Viral Hepatitis Updates from the HHS Office of HIV/AIDS and Infectious Disease Policy
It’s hard to believe that it has been just over a year since the National Viral Hepatitis Action Plan 2017-2020 (Action Plan) was released. The updated Action Plan represents a new phase in the battle against viral hepatitis and is the nation’s roadmap for addressing viral hepatitis in the United States. It reflects recent trends in viral hepatitis infections and deaths, as well as new and improved strategies for prevention, care, and treatment.
Download the Action Plan Overview PDF
To better help our partners understand the goals of the Action Plan; use it as a tool to help address challenges and identify opportunities; and continue to play critical roles in the national response to viral hepatitis, we have developed a 2-page summary version of the Action Plan. We hope you will print out the 2-pager and share it with your networks, coalitions, and colleagues. Download the Action Plan Overview PDF by clicking here.
As our nation’s battle plan for eliminating viral hepatitis in the United States, the Action Plan outlines strategies to achieve four major goals and includes indicators to help track progress between now and 2020. Over the last year, many of our partners have developed programs, policy statements, and other activities that support the goals of the Action Plan. Some of these are highlighted below:
- Free Consultation Service: Hepatitis C Patient Management Support for Providers
- Hidden Casualties: Consequences of Opioid Epidemic on the Spread of Infectious Diseases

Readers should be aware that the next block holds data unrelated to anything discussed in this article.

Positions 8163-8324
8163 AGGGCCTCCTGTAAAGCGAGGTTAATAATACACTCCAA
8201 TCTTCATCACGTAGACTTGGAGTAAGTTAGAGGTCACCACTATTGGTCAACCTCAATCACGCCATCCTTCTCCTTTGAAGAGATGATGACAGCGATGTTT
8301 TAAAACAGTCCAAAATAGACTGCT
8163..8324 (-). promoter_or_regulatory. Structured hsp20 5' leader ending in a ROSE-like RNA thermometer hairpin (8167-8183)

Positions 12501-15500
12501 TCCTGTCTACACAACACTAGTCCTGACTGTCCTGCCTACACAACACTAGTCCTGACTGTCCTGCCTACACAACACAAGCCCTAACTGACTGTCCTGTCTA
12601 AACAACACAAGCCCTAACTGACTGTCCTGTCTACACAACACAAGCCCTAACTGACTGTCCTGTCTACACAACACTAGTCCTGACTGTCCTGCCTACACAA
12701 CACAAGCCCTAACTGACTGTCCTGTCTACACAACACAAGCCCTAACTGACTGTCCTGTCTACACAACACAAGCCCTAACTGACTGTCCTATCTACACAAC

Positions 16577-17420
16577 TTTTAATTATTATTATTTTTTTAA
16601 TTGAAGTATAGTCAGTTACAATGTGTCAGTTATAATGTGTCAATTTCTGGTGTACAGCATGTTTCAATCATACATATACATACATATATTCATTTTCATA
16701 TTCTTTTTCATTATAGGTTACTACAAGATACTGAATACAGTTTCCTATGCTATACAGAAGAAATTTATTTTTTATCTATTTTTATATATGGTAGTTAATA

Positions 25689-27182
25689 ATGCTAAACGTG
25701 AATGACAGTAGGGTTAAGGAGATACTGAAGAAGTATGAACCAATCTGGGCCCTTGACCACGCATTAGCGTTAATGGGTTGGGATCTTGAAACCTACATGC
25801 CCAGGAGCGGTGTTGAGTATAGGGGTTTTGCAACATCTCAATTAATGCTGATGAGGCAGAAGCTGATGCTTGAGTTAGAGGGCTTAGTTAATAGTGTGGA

- VA Shares Successful New Strategies for Curing Hepatitis C Infection
- Policy Statement Released by the American Academy of Pediatrics Calls for the Elimination of Perinatal Hepatitis B
Over the coming weeks, you will be hearing about more opportunities to get involved including webinars, events, and more. We hope you will continue to join us in the fight as we move towards realizing the vision of our national Action Plan.
Richard Wolitski, PhD, and Corinna Dan, RN, MPH
Office of HIV/AIDS and Infectious Disease Policy
U.S. Department of Health and Human Services
What’s New in the Blog
- Increase in Maternal Hepatitis C Mirrors the Rise in Injection Drug Use. January 12, 2018. Perinatal transmission is the leading cause of childhood HCV infection. According to CDC, maternal HCV infections nearly doubled from 2009 to 2014, and the number of infants born to women who are infected with HCV also increased. Read more by clicking here.
Hepatitis in the News
- County Supervisors Consider Ending Hepatitis A State Of Emergency – County health officials earlier this month said that it may soon be time to end the declaration amid a declining number of cases and no additional deaths reported between the end of October and Jan. 2, which they said is a sign that the vaccination, education and sanitation efforts across the region have worked. January 23, 2018.
- States Face Costly Conundrum: How To Treat Inmates With Hepatitis C – Civil liberties groups in Missouri and at least seven other states are now suing to get more inmates treated with new-generation hepatitis C drugs that are highly effective but also costly. January 23, 2018.
- Simplifying Viral Hepatitis Testing Will Slow the Spread of Disease – Viral hepatitis B (HBV) and C (HCV) continue to spread because most people who are infected are unaware of their status. However, as technology evolves, more clinicians will be able to test and treat people in whom chronic hepatitis had formerly gone unchecked. January 19, 2017.